PurposeTo investigate the potential impacts of whole-genome sequencing (WGS) in the pediatric critical-care context, we examined how clinicians caring for critically ill children with congenital heart disease (CHD) anticipate and perceive the impact of WGS on their decision-making process and treatment recommendations.MethodsWe conducted semistructured in-person and telephone interviews of clinicians involved in the care of critically ill children with CHD at a high-volume pediatric heart center. We qualitatively analyzed the transcribed interviews...
March 1, 2018: Genetics in Medicine: Official Journal of the American College of Medical Genetics
Michael Narvey, Kenny K Wong, Anne Fournier
Pulse oximetry screening is safe, noninvasive, easy to perform and proven to enhance detection of critical congenital heart disease in newborns. However, this test has yet to be adopted as routine practice in Canada. The present practice point highlights essential details and recommendations for screening, which research has shown to be highly specific, with low false-positive rates. Optimal screening for critical congenital heart disease should include prenatal ultrasound, physical examination and pulse oximetry screening...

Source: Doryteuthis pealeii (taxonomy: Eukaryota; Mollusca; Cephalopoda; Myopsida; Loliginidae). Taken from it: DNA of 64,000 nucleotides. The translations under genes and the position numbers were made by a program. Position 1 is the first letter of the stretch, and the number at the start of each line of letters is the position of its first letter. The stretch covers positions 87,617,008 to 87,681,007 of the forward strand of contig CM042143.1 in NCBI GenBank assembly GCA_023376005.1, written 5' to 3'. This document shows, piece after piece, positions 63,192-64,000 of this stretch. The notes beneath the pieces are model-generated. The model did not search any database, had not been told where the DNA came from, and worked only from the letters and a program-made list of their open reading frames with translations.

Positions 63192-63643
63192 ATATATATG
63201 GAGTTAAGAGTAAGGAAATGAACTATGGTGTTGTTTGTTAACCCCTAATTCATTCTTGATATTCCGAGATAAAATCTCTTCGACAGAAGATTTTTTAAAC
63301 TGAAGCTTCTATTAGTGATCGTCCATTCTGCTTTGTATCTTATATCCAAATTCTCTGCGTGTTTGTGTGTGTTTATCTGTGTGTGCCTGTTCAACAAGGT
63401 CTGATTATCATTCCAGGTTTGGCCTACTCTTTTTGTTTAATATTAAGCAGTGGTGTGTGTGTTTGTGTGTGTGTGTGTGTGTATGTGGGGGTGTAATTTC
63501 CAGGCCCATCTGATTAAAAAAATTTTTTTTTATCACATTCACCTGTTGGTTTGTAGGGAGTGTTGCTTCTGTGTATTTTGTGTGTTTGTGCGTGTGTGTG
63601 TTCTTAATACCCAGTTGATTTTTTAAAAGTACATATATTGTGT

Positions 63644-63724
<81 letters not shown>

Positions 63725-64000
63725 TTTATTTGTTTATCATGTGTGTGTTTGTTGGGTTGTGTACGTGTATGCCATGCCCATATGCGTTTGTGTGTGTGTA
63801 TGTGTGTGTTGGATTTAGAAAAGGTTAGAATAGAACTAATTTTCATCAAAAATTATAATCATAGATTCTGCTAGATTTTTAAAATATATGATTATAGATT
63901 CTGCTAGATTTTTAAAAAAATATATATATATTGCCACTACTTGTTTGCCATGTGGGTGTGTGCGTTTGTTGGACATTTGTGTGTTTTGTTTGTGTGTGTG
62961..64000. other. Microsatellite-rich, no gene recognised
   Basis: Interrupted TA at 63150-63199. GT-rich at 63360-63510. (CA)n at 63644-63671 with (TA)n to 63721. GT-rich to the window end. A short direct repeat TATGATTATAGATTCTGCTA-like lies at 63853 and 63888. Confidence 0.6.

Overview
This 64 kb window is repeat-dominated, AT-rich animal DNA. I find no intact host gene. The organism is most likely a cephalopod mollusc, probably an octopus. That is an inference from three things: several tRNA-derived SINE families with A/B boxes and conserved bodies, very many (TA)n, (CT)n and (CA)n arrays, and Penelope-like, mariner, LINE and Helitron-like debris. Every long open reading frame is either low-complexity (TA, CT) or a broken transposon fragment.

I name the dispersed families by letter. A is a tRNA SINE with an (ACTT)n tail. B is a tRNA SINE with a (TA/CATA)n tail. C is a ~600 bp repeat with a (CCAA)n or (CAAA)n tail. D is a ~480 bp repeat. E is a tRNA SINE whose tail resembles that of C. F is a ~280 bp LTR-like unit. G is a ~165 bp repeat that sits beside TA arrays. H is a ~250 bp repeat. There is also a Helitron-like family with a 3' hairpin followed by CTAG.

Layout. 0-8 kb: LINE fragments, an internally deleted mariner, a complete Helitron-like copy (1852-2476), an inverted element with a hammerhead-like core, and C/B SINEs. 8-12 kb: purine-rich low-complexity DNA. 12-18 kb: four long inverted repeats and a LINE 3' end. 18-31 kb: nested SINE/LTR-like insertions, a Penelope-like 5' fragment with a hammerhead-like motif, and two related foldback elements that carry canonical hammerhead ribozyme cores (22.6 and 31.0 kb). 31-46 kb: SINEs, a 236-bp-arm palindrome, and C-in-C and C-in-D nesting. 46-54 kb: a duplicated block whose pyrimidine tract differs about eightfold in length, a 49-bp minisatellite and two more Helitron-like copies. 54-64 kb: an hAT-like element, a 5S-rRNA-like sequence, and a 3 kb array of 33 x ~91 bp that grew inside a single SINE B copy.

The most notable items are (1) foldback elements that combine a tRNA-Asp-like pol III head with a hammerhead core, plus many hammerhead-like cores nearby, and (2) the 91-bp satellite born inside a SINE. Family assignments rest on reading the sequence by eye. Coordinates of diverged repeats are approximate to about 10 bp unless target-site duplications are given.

November 2017: Paediatrics & Child Health
Marnie Lightfoot, Philip Hough, Alan Hudak, Michelle Gordon, Sarah Barker, Robert Meeder, Melanie Colpitts, Gwendolyn Roberts, William Gary Smith
Objectives: To assess the efficacy of a new screening protocol for critical congenital heart disease (CCHD). Background: In March 2014, the Ontario Provincial Council for Maternal Child Health (PCMCH) recommended screening for CCHD, utilizing pulse oximetry to measure oxygen saturation as part of the newborn examination. However, this is yet to be implemented in all hospitals. Method: An audit of consecutive healthy normal newborn patients in a secondary level centre in Ontario with early adoption of the screening recommendation over a 1-year period was undertaken...
September 2017: Paediatrics & Child Health
Zhoupeng Ren, Jun Zhu, Yanfang Gao, Qian Yin, Maogui Hu, Li Dai, Changfei Deng, Lin Yi, Kui Deng, Yanping Wang, Xiaohong Li, Jinfeng Wang